The statement of the title is true, don't listen to what some other photos might tell you. Below are two proofs.
Proof by Mathematical Induction
We induct on the number of times people have shaken hands.
Let E be the set of people who have shaken hands an even number of times.
Let O be the set of people who have shaken hands an odd number of times.
Before a handshake ever took place, O has size zero and is therefore even.
We assume the statement is true for k handshakes. We need to prove the statement for k+1 handshakes.
For the (k+1)th handshake, one of the following cases is true:
A. Two people from E shake hands (who now move to the set O).
B. Two people from O shake hands (who now move to the set E).
C. One person from O shakes hands with one person from E (they now "trade membership")
For each case, the parity of O remains the same. And since the size of O was even beforehand (by our induction hypothesis), the size of O remains even.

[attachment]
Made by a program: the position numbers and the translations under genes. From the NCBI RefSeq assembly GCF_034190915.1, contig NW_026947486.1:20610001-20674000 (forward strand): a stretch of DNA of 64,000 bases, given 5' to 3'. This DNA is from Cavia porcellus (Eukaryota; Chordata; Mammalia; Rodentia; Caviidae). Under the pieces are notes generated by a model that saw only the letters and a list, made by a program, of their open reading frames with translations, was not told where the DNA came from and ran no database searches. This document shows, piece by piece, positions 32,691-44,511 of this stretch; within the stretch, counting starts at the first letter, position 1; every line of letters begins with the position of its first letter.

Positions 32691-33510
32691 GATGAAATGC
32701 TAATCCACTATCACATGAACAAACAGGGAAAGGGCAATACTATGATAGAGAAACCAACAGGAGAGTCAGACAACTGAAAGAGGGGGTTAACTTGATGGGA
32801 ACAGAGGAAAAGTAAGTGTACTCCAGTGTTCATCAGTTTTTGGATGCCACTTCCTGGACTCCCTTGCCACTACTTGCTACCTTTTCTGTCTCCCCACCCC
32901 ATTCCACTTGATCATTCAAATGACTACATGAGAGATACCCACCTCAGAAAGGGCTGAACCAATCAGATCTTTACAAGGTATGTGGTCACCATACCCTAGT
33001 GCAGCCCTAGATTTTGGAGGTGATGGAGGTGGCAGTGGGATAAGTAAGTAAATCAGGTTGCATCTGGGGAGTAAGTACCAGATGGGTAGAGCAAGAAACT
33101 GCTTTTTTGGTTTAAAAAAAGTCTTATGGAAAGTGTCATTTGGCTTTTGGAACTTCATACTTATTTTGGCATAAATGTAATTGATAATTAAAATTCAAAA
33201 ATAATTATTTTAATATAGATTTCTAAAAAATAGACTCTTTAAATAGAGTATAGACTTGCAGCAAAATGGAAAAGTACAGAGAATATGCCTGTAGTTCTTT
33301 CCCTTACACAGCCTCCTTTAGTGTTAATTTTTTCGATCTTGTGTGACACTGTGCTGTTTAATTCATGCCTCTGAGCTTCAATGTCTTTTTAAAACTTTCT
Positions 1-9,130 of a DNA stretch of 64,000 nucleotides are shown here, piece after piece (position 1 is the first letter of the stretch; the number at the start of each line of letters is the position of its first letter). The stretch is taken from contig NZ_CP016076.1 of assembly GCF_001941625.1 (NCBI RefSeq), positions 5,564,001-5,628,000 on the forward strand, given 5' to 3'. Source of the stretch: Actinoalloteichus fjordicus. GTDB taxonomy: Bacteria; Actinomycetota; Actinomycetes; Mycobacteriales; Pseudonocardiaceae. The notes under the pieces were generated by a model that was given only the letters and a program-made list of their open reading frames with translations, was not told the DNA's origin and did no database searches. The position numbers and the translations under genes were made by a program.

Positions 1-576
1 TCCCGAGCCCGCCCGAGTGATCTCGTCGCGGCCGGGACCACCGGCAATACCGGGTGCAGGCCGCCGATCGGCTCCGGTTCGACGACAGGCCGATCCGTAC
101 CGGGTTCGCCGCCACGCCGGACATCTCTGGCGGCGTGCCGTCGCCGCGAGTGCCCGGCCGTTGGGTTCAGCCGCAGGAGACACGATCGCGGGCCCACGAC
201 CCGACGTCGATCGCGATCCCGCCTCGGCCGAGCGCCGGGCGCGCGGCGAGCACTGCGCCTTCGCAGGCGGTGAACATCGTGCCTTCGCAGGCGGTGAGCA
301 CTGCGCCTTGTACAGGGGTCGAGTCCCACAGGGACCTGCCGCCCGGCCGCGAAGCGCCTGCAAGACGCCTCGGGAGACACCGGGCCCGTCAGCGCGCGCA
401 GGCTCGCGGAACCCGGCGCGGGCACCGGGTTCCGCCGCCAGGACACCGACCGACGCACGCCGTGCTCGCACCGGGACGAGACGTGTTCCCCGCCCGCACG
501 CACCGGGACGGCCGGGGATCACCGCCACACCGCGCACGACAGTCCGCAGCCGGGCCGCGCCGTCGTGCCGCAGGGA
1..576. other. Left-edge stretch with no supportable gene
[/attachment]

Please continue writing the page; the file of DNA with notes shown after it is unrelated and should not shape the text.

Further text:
Seb Przd's Proof Using a Parity Argument
O and E are defined as above.
Let n be the number of times any hand has shaken another.
Let n_o be the number of times a hand from the set O has shaken another.
Let n_e be the number of times a hand from the set E has shaken another.
Note: n = n_o + n_e
Each handshake increases n by two, hence n is even. n_e is a sum of even numbers (by definition) and hence is also even. Since both n and n_e are both even, the equation above tells us that n_o is even as well. But n_o is a sum of odd numbers (by definition). The only way for n_o to be even then, is if the size of O is even.